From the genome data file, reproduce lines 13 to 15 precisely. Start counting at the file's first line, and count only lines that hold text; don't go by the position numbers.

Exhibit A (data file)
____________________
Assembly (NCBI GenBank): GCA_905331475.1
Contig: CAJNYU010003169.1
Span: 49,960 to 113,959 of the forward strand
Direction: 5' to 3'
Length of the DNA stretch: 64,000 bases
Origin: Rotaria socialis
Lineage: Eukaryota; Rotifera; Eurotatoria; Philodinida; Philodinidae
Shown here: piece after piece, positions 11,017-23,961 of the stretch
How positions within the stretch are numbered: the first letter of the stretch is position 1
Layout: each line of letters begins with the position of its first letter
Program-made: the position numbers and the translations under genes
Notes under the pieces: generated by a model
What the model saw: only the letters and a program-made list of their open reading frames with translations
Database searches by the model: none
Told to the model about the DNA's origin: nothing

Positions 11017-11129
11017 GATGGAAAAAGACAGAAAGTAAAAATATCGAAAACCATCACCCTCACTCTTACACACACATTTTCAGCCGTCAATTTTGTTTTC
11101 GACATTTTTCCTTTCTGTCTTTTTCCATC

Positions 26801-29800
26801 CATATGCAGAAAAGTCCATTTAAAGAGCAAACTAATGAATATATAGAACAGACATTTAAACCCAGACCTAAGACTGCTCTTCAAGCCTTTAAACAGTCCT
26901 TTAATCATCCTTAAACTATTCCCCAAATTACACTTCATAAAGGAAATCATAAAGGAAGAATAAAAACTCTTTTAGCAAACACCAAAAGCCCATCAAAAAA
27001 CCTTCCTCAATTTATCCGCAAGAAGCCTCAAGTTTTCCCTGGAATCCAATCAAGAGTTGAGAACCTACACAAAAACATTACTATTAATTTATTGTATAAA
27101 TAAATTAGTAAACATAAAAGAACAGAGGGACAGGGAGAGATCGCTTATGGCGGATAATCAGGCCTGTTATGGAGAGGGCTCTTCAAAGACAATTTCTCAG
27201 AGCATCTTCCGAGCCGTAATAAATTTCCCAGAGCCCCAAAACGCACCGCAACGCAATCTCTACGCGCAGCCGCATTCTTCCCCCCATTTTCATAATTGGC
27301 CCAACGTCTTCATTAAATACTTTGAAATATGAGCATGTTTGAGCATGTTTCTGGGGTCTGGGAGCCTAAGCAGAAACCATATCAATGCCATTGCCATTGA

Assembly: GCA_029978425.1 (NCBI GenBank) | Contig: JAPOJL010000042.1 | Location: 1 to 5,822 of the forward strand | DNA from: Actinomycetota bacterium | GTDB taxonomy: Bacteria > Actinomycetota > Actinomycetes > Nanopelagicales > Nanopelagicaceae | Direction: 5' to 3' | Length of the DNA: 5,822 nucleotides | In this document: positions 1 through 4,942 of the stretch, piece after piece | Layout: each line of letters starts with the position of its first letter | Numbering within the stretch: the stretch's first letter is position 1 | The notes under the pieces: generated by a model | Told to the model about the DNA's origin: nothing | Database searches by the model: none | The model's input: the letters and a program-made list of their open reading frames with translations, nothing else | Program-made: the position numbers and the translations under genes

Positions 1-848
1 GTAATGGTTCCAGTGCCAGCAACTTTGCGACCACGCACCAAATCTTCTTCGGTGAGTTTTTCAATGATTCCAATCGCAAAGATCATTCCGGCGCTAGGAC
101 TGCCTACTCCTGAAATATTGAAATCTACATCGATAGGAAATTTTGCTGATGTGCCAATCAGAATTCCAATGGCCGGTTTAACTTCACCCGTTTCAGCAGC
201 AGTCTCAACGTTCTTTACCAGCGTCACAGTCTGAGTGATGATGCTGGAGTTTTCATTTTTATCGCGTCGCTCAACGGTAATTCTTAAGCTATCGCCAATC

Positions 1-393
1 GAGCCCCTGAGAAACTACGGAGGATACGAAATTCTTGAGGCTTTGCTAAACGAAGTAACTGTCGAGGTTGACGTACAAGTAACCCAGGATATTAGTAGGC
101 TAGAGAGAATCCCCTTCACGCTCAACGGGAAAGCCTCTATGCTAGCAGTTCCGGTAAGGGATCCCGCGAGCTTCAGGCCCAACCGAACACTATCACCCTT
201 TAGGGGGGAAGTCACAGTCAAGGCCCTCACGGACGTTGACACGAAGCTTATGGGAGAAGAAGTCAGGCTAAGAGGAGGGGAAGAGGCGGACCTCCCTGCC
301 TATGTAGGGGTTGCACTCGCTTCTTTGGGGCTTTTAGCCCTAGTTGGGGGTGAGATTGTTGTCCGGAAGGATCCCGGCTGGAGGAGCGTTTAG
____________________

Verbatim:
What the model saw: only the letters and a program-made list of their open reading frames with translations
Database searches by the model: none
Told to the model about the DNA's origin: nothing